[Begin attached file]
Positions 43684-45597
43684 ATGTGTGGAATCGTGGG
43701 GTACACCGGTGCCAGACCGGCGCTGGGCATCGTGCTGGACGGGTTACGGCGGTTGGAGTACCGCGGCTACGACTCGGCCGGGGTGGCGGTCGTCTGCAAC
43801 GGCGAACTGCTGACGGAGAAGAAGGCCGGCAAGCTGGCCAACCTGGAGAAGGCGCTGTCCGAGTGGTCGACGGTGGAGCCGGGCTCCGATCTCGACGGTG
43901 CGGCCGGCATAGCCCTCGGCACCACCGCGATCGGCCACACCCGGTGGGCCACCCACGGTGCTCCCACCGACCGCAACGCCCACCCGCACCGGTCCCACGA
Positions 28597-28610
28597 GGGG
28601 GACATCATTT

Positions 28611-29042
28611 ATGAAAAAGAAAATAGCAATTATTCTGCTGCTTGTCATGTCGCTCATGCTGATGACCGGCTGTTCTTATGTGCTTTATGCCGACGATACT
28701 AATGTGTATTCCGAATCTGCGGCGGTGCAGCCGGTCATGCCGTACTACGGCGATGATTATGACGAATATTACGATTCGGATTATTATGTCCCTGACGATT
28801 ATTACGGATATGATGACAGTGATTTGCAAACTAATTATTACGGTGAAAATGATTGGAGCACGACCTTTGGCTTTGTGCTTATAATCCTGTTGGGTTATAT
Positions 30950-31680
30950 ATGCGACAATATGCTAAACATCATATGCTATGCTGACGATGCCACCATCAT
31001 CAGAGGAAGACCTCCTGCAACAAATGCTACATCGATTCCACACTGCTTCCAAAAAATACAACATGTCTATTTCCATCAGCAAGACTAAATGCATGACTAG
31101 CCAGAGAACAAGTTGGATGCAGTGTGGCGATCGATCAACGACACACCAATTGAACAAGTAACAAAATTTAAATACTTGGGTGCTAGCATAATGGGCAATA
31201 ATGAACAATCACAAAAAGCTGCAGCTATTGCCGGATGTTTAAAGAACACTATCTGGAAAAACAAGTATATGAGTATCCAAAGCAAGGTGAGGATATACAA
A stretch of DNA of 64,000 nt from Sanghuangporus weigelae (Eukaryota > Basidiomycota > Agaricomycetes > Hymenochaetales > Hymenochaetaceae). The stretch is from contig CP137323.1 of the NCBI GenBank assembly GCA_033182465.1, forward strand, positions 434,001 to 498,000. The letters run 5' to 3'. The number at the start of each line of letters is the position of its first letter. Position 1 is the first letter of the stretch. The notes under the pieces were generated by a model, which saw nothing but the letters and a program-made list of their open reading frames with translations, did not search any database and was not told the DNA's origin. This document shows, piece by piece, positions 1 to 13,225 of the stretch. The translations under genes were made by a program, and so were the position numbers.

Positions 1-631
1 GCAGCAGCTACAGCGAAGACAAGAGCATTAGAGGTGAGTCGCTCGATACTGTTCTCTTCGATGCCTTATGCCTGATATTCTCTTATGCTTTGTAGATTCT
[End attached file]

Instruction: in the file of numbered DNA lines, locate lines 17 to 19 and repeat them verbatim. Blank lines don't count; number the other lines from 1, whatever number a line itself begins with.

31201 ATGAACAATCACAAAAAGCTGCAGCTATTGCCGGATGTTTAAAGAACACTATCTGGAAAAACAAGTATATGAGTATCCAAAGCAAGGTGAGGATATACAA
A stretch of DNA of 64,000 nt from Sanghuangporus weigelae (Eukaryota > Basidiomycota > Agaricomycetes > Hymenochaetales > Hymenochaetaceae). The stretch is from contig CP137323.1 of the NCBI GenBank assembly GCA_033182465.1, forward strand, positions 434,001 to 498,000. The letters run 5' to 3'. The number at the start of each line of letters is the position of its first letter. Position 1 is the first letter of the stretch. The notes under the pieces were generated by a model, which saw nothing but the letters and a program-made list of their open reading frames with translations, did not search any database and was not told the DNA's origin. This document shows, piece by piece, positions 1 to 13,225 of the stretch. The translations under genes were made by a program, and so were the position numbers.

Positions 1-631